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Marzano v. Proficio Mortg. Ventures, LLC

United States District Court, N.D. Illinois

April 25, 2013

JAMES MARZANO and JOHN MAJOREK, on behalf of themselves and others similarly situated, Plaintiffs,
v.
PROFICIO MORTGAGE VENTURES, LLC, PROFICIO BANK, and FIRST LIBERTY FINANCIAL GROUP, LLC, Defendants

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For James Marzano, John Majorek, On behalf of themselves and all others similarly situated, Plaintiffs: Rowdy Meeks Meeks, LEAD ATTORNEY, Rowdy Meeks Legal Group LLC, Kansas City, MO; Kenneth C. Apicella, Apicella Law Firm, LLC, Palatine, IL.

For Proficio Mortgage Ventures, LLC, Proficio Bank, Defendants: Christina M. Kennedy, PRO HAC VICE, John S. Lord, Jr., PRO HAC VICE, Foley & Lardner LLP, Orlando, FL; John Louis Litchfield, Foley & Lardner Llp, Chicago, IL; Jonathan William Garlough, Foley & Lardner, Chicago, IL.

For First Liberty Financial Group, LLC, Defendant: Timothy L Bertschy, LEAD ATTORNEY, Heyl, Royster, Voelker & Allen, Peoria, IL; Jana L Brady, Heyl, Royster, Voelker & Allen, Rockford, IL; Stephen Richard Ayres, Heyl, Royster, Voelker & Allen, Chicago, IL.

OPINION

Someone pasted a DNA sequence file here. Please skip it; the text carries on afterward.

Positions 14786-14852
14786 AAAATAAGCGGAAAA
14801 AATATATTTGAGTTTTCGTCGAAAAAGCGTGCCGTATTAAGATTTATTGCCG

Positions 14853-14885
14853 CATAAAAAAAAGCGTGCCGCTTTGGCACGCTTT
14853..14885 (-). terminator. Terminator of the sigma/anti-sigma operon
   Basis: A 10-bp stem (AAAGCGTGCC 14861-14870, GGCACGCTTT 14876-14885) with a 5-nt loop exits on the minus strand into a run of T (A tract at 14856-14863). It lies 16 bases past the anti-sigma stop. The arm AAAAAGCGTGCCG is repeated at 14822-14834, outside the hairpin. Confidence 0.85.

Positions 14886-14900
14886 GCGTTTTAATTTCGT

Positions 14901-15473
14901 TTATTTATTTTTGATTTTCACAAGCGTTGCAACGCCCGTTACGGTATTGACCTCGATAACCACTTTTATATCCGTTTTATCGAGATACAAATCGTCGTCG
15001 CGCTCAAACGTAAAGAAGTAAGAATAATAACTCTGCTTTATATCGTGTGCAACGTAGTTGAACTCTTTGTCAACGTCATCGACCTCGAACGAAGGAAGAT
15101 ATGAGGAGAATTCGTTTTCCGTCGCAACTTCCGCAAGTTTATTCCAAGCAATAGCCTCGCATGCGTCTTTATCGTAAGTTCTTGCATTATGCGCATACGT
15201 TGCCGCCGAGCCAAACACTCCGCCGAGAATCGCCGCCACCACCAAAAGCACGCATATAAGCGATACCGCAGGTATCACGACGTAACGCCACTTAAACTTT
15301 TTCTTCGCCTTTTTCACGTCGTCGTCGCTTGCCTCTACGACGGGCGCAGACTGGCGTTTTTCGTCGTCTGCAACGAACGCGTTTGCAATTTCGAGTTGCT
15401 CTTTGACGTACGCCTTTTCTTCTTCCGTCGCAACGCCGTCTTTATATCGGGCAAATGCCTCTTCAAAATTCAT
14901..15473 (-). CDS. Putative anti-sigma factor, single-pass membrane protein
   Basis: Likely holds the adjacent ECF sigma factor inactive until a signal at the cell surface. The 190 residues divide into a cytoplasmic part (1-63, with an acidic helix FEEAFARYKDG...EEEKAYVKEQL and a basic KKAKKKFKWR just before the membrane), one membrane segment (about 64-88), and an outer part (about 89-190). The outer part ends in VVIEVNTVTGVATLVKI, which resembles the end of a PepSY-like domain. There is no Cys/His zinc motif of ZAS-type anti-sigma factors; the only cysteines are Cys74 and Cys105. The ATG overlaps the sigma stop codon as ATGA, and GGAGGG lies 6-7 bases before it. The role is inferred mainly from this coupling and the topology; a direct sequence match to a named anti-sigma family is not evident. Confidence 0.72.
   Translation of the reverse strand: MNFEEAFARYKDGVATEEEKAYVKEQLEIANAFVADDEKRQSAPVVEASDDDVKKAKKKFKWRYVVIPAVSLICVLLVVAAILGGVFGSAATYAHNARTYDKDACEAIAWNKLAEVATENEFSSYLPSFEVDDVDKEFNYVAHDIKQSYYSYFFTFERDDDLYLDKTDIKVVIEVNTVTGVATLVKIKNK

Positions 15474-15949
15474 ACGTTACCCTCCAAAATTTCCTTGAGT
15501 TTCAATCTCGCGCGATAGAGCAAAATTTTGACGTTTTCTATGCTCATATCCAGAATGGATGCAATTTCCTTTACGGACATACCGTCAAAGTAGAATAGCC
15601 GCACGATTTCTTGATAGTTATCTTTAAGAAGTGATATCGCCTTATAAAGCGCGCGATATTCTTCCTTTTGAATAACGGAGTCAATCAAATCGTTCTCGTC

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MEMORANDUM OPINION AND ORDER

Ruben Castillo, United States District Judge.

James Marzano and John Majorek (" Plaintiffs" ) bring this collective and class action against Proficio Mortgage Ventures, LLC, Proficio Bank, and First Liberty Financial Group, LLC (collectively, " Defendants" ) alleging violations of the Fair Labor Standards Act (" FLSA" ), 29 U.S.C. § 201 et seq. ; the Illinois Minimum Wage Law (" Illinois Wage Law" ), 820 Ill. Comp. Stat. 105/1 et seq. ; the Illinois Wage Payment and Collection Act (" Illinois Payment Act" ), 820 Ill. Comp. Stat. 115/1 et seq. ; the Ohio Minimum Fair Wage Standards Act (" Ohio Wage Act" ), Ohio Rev. Code Ann. § § 4111.01, 4111.03, 4111.08, and 4111.10; the Ohio Constitution, Article II § 34a (" Ohio Constitution" ); the Ohio Prompt Pay Act, Ohio Rev. Code Ann. § 4113.15; and Ohio contract law. (R. 1, Compl.)

Presently before the Court are Defendants' motions to dismiss or stay these proceedings pending arbitration. (R. 23, First Liberty's Mot.; R. 27, Proficio's Mot.) For the reasons set forth below, the Court grants Defendants' motions.

RELEVANT FACTS

First Liberty Financial Group, LLC (" First Liberty" ) is a regional mortgage bank licensed in 17 states. (R. 1, Compl. ¶ 27.) Proficio Mortgage Ventures, LLC is a nationwide mortgage lender and a wholly owned subsidiary of Proficio Bank (collectively, " Proficio" ), which began as a Utah state-chartered commercial bank and is now a " non-member bank of the FDIC." ( Id. ¶ ¶ 22, 24.) Proficio acquired the First Liberty branch office in Independence, Ohio in December 2011. ( Id. ¶ ¶ 14.)